Dean Martin & Frank Sinatra (circa early 1960s)
Q. Do you feel Italian, Dino, or don’t you?
Martin: “I’ll tell you how much I feel Italian. Three years ago, on my birthday, Frank [Sinatra] and I were at the Polo Lounge over there. We were with six other people, minding our own business, and we were a little loud. When we were goin’ out the door, there are a couple of guys, and one of ‘em says, “There goes the two loud Dagos.” Well, Frank got there one split second ahead of me, and he hit one guy, I hit the other,and we picked ‘em up and threw ‘em against the wall. The cops came. We said we didn’t know who did it and walked out. But we did, yeah. 
And I did, another time. When my father talked broken English, a couple of people said something. I picked ‘em right up and said, “You aren’t going to say something about a guy who can’t talk English well because he’s been a barber all his life on thirty dollars a week.” When that happens, I just hit ‘em and throw ‘em out, wherever I am. In the past, I’ve been rejected by a lot of prominent people who say, “Well, he’s Italian.”
But I would always punch the guy right on the mouth for this. Even when I was working onstage, and somebody would say “Dago” or “greaseball”, I would jump right on the table - which is why I couldn’t get a lot of jobs: they’d say, “He’s a hotheaded Italian.”
The only one who can call me Dago is Frank. I call him Dago, too. With anybody else, there’s a fight, ‘cause I never call anybody Chinaman or Jew, so why should they say that to me?”
-1967, L’Europeo magazine (reprinted in The Limelighters)

Dean Martin & Frank Sinatra (circa early 1960s)

Q. Do you feel Italian, Dino, or don’t you?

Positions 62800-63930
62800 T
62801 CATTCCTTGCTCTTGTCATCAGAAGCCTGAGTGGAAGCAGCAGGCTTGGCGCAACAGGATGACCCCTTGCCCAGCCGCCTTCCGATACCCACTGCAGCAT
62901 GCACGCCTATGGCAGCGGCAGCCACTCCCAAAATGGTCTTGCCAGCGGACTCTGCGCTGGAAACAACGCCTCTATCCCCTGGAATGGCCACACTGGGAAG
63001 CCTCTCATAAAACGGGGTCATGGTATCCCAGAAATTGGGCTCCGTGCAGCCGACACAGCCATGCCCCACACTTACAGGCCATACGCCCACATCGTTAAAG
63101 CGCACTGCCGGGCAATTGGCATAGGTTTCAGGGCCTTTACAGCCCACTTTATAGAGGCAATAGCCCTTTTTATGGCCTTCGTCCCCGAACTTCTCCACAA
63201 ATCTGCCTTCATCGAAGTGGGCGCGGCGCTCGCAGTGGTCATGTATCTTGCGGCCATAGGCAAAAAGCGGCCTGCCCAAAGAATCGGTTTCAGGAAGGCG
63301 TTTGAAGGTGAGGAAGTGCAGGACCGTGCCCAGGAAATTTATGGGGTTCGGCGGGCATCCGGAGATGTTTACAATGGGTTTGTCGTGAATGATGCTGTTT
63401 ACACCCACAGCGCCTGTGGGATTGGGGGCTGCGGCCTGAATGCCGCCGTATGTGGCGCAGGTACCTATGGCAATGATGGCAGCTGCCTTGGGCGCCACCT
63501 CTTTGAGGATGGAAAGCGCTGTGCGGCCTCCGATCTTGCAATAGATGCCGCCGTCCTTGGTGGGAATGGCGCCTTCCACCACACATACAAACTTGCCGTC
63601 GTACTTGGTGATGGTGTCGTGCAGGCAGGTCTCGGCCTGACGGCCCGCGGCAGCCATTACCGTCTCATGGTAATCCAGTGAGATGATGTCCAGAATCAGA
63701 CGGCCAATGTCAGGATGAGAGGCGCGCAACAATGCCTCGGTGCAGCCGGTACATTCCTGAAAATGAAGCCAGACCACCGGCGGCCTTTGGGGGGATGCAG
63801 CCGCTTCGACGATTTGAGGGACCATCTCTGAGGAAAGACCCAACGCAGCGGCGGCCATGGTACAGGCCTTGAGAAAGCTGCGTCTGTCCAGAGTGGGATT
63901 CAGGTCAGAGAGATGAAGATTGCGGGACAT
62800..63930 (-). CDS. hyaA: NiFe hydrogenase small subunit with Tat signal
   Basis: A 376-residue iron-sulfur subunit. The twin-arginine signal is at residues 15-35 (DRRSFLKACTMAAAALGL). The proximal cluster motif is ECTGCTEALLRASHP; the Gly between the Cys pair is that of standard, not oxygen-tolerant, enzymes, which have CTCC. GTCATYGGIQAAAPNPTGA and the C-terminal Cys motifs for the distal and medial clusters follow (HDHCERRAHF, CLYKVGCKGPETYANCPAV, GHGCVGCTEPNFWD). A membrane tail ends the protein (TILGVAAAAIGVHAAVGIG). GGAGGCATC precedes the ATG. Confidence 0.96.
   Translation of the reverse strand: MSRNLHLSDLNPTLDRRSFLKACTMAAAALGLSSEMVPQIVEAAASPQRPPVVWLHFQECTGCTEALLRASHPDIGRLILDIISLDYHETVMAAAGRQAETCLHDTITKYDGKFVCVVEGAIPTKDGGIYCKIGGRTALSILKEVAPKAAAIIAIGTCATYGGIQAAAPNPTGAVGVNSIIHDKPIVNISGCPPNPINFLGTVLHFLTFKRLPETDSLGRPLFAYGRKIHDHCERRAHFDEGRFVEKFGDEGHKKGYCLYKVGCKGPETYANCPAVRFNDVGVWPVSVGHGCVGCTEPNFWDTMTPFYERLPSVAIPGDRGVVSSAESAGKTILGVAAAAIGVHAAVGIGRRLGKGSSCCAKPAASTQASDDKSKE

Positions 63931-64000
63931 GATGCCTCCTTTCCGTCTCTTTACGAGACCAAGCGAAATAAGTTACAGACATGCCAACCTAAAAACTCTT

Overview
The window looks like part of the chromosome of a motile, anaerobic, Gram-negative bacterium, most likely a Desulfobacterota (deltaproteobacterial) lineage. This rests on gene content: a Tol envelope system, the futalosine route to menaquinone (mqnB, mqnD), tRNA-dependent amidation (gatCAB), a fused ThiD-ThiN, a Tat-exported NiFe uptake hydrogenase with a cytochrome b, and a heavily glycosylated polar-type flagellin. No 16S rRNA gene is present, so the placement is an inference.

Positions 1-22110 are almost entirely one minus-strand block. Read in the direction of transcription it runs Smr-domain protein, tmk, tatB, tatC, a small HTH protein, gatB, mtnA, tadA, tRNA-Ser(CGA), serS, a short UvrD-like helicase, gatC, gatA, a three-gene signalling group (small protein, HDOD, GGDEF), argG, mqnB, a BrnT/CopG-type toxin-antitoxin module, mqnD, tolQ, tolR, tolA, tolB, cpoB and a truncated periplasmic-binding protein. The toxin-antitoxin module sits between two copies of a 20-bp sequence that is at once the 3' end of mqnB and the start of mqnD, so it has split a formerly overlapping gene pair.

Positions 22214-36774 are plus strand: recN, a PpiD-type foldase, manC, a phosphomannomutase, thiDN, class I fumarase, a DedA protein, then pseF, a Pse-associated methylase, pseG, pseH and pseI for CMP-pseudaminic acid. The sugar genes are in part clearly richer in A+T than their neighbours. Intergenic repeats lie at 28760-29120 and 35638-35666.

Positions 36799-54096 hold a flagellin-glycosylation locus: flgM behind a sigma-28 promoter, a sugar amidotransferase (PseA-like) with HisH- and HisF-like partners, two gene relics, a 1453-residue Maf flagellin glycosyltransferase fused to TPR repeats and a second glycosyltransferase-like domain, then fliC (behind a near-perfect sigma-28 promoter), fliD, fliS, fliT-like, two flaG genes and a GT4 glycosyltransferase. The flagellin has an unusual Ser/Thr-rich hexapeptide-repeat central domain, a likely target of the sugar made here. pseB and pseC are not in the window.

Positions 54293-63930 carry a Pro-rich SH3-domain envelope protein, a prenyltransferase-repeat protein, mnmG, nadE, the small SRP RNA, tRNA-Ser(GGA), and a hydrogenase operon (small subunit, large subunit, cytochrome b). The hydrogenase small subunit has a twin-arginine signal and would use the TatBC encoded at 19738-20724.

Martin: “I’ll tell you how much I feel Italian. Three years ago, on my birthday, Frank [Sinatra] and I were at the Polo Lounge over there. We were with six other people, minding our own business, and we were a little loud. When we were goin’ out the door, there are a couple of guys, and one of ‘em says, “There goes the two loud Dagos.” Well, Frank got there one split second ahead of me, and he hit one guy, I hit the other,and we picked ‘em up and threw ‘em against the wall. The cops came. We said we didn’t know who did it and walked out. But we did, yeah. 

And I did, another time. When my father talked broken English, a couple of people said something. I picked ‘em right up and said, “You aren’t going to say something about a guy who can’t talk English well because he’s been a barber all his life on thirty dollars a week.” When that happens, I just hit ‘em and throw ‘em out, wherever I am. In the past, I’ve been rejected by a lot of prominent people who say, “Well, he’s Italian.”

But I would always punch the guy right on the mouth for this. Even when I was working onstage, and somebody would say “Dago” or “greaseball”, I would jump right on the table - which is why I couldn’t get a lot of jobs: they’d say, “He’s a hotheaded Italian.”

The only one who can call me Dago is Frank. I call him Dago, too. With anybody else, there’s a fight, ‘cause I never call anybody Chinaman or Jew, so why should they say that to me?”

-1967, L’Europeo magazine (reprinted in The Limelighters)